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Subtle Discrimination – How do transgender individuals cope with it?

This incident of subtle (and not trans related) discrimination really stuck with me from a book I read recently called My Freshman Year: What a professor learned by becoming a student (Nathan, R. 2005. Cornell University Press).  The professor is interviewing ‘Pat’, a student of color in a largely white university campus:

When I asked Pat, a Hispanic-Native American woman, whether she had ever considered rushing a sorority, she told me that she had in her freshman year, but “I could see that it wasn’t really right for me, because I’d pass by all the sorority tables – you know how they call out to girls to come over and take a look – well, I saw they called out to other girls but not me.  They kinda ignored me, not hostile or anything, but not interested either”. (p. 61)

This type of discrimination is undoubtedly a common occurrence for transgender individuals, particularly those who are in-transition or who are “read” as transgender.  They are at times (perhaps unconsciously) not-included, not invited to participate and ignored when in a “mainstream” environment.  This can be particularly jarring for one who has presented in the past in such a way as to not incur any discrimination (like those who have presented as ‘straight white men’).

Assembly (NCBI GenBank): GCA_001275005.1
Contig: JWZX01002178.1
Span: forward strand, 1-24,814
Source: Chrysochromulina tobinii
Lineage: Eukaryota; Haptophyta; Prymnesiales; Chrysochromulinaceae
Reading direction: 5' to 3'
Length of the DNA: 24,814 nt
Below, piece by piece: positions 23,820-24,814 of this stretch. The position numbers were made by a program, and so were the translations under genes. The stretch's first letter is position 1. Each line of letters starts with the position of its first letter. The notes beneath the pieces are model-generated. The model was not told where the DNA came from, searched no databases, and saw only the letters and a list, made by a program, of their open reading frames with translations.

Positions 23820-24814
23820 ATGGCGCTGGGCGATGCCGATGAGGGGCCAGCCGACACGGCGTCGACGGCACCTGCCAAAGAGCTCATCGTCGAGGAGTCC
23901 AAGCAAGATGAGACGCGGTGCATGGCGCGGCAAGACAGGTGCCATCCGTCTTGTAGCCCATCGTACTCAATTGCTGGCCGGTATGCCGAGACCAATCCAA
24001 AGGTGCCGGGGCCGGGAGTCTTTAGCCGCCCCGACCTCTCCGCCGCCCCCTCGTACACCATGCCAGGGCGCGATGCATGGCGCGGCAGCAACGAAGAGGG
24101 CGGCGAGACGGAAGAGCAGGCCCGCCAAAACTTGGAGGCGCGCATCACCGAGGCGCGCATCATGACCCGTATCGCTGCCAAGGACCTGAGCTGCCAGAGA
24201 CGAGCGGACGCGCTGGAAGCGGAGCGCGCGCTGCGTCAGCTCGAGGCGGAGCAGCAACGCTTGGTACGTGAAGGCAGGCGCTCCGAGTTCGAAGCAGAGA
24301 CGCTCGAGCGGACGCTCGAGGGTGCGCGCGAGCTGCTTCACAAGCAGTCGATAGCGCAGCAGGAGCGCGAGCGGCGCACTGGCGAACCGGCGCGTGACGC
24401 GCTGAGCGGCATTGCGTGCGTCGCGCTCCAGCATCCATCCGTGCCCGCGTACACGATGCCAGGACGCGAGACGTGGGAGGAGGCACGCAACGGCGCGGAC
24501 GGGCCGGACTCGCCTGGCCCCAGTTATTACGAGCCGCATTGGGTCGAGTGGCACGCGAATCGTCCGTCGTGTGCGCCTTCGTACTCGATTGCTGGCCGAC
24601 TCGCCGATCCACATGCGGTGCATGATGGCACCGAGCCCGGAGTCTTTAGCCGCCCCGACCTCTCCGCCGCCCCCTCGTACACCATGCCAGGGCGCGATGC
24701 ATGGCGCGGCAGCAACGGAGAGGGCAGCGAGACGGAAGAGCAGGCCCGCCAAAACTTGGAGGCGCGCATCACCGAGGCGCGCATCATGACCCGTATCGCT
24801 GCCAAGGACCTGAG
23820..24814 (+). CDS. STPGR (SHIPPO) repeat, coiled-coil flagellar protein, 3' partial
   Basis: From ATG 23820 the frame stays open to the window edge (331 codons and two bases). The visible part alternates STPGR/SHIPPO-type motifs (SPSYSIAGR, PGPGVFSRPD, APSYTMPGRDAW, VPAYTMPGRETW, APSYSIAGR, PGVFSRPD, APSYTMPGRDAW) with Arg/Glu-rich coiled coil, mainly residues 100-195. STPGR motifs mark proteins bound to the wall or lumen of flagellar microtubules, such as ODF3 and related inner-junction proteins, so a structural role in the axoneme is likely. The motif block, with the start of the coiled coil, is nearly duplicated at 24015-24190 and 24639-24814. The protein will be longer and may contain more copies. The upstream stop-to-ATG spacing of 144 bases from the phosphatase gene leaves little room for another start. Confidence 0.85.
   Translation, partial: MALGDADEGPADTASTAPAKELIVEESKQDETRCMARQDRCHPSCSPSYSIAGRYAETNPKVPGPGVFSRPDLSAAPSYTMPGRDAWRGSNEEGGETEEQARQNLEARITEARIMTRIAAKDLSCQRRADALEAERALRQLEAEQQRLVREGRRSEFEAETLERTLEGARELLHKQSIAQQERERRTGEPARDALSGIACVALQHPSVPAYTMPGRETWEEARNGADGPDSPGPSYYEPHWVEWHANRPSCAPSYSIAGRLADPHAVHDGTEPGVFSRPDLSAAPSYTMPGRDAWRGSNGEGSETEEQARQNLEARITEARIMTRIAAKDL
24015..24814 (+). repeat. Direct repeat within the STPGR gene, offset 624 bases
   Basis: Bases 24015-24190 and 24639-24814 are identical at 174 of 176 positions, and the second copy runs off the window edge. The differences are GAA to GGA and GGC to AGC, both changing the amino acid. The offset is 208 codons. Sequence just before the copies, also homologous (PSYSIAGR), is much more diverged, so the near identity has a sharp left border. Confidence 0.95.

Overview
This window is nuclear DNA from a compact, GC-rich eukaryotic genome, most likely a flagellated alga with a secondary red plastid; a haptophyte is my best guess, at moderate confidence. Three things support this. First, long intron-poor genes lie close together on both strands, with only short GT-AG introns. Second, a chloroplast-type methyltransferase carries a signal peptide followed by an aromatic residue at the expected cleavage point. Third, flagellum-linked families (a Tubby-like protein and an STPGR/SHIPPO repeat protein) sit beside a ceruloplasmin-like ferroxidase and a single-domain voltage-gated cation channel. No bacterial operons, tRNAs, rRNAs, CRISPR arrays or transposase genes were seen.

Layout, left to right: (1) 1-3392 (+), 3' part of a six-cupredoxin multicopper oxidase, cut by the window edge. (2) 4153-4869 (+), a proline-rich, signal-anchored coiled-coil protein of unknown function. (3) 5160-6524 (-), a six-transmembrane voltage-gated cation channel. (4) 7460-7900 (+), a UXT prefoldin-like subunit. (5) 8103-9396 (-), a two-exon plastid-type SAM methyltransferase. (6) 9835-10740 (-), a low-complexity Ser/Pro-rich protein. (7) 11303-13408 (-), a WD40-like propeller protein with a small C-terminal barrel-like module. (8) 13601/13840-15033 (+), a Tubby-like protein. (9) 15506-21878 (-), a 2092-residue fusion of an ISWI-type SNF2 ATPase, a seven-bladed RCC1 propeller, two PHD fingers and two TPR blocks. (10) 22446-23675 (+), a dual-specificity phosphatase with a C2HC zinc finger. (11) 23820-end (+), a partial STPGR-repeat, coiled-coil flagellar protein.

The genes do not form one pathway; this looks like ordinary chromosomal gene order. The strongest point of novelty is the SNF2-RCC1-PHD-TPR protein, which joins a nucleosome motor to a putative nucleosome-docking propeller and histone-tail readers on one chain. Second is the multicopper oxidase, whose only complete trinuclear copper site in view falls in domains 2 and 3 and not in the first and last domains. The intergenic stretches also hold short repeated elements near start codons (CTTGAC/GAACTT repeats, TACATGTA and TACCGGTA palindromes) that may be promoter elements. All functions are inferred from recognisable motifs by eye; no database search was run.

When it’s unnoticed

I think it’s likely that a lot of this discrimination goes unnoticed by a transitioning individual in part because of their satisfaction and happiness with transitioning (and thereby being less concerned with how others are reacting to them), and in part because it is indeed subtle.  This not knowing you are being discriminated against can at times be an advantage, because one just proceeds as usual, and perhaps overcomes barriers by their non-acknowledgement of any prejudice coming their way.

When it is noticed

When you recognized that you are being discriminated against in some way it is extremely frustrating and upsetting.

I think one way for the trans person to deal with this is to proceed as if no discrimination is happening, even if you know it is.  I think letting oneself get angry or defensive can only be counter-productive, even when one has a genuine beef.  An unfortunate  consequence of the transitioning process is that one becomes more visible at a time when most people would prefer to be less visible.  Developing coping mechanisms around discrimination are essential to making it through.

I’d like to turn the question out to all of you to find how people have dealt with this and to discover what has worked well when you do want to engage with the people who are discriminating against you.  What do you do when you want to be accepted by a school group or any other group.

Find out about Psychotherapy when dealing with Gender variance in yourself or someone close to you.


4 Comments Post a comment
  1. Amber #